The number of homes changing hands also rose by 10.8% over the past year to reach 18,669 in August, while the supply of unsold houses tumbled 32.3%, to 99,677.

Greene attributes much of the rebound to a combination of cash buyers and foreign purchasers snapping up properties that fell into foreclosure or went unsold during the bust.

"I wish we had more foreclosures on the market, because the market can absorb more product," she says. "Inventory is non-existent."

Still, Greene doesn't think the improved housing picture will help either Obama or Romney much, as she believes many Floridians are simply sick of politics.

"I think people in Florida are fatigued over Washington and don't care which party gets in as long as everybody stops fighting and gets along," Greene says.

Ohio (18 electoral votes)

The Buckeye State's housing market is beginning to pick up, and Ohio Association of Realtors chief Bob Fletcher considers that a slight positive for Obama.

"Housing is a very important part of the overall economy, and

if a rebound has any effect, I think that would be helpful to the president," the expert says.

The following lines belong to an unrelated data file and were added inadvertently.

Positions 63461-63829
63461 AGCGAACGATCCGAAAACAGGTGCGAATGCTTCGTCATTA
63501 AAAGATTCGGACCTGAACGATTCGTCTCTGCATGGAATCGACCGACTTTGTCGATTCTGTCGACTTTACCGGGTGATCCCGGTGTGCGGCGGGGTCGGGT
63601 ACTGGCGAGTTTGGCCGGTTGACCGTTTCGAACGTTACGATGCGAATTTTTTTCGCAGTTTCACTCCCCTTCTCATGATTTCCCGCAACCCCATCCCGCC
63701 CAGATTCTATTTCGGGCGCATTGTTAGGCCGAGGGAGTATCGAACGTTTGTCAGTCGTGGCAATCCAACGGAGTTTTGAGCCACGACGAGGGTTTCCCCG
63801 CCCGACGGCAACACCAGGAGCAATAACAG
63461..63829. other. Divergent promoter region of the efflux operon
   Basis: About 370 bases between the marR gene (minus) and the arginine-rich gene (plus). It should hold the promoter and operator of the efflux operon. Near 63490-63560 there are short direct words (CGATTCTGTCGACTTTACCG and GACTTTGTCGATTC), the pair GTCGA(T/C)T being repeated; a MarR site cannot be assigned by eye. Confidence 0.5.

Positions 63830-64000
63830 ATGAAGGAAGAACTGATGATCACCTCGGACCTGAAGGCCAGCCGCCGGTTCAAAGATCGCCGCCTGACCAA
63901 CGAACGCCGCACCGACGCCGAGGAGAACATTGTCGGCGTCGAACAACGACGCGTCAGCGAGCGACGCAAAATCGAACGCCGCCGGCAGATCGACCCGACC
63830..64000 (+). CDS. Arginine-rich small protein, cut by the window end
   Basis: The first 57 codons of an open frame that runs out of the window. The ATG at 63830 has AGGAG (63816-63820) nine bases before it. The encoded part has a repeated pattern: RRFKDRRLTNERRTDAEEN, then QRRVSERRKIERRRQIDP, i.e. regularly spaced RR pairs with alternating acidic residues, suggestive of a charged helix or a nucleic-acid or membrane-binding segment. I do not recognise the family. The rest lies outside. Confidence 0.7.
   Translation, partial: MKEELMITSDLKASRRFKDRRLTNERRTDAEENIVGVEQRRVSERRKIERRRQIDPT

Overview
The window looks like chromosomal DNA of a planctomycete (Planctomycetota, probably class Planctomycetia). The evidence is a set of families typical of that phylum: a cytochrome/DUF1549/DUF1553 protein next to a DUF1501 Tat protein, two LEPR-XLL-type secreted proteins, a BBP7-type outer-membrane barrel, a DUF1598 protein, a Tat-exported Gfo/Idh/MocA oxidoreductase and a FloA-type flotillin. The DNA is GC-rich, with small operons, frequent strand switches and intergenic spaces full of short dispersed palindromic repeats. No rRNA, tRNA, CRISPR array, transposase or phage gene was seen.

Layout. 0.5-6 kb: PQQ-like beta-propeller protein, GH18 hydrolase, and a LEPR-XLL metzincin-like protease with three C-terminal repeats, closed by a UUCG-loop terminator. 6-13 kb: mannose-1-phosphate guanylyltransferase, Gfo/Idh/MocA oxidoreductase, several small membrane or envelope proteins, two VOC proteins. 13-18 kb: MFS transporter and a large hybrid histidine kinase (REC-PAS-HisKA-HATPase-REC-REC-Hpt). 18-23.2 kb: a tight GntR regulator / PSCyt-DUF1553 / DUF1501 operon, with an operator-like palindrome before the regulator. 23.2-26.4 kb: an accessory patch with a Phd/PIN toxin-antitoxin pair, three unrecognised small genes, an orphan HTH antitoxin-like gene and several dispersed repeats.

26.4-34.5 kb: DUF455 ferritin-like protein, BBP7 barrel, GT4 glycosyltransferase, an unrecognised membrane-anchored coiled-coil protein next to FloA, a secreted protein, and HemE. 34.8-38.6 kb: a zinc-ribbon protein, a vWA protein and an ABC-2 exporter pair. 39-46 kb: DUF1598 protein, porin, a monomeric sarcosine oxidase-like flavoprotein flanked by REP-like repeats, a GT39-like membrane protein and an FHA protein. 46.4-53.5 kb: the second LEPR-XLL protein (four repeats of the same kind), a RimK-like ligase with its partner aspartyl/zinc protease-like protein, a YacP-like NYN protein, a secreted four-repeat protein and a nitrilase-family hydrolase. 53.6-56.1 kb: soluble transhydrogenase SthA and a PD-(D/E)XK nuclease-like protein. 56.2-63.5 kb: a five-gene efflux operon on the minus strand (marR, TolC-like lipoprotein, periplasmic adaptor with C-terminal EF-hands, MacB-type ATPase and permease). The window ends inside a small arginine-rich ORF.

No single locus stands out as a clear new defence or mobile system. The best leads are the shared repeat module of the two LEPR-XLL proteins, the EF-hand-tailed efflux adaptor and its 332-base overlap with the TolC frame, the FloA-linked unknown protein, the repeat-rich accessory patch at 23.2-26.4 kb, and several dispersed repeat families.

Average Ohio house prices rose 5.2% over the past year to hit $145,142 as of August, the latest month with figures available. All told, average prices have risen 35.6% since bottoming out at $107,034 in January 2009 -- the same month Obama took office.

Some 87% of Ohio Realtors also reported "moderate to strong" conditions in their local market as of August, up from 46% a year earlier.

That said, average Ohio house prices are still off 14.6% from their June 2006 peak of $169,925.

"We're not out of the woods yet, there's no question of that," Fletcher says. "But we're seeing some very good signs."

North Carolina (15 electoral votes)

North Carolina Association of Realtors chief Lou Baldwin believes the Tar Heel State's housing market bottomed out over the past year and has entered a rebound period.

"Some parts of the state are doing better than others, but we're seeing a good general trend of 12% to 15% year-over-year improvement in

sales volume," he says. "And we're seeing stabilization in home prices, if not a small tick upward."

The latest monthly figures show that 9,521 North Carolina houses changed hands in August -- a 21% gain from a year earlier. Average prices did fall 1% from August 2011 to reach $197,519, but that's still 7.8% above the market's February bottom of $183,260.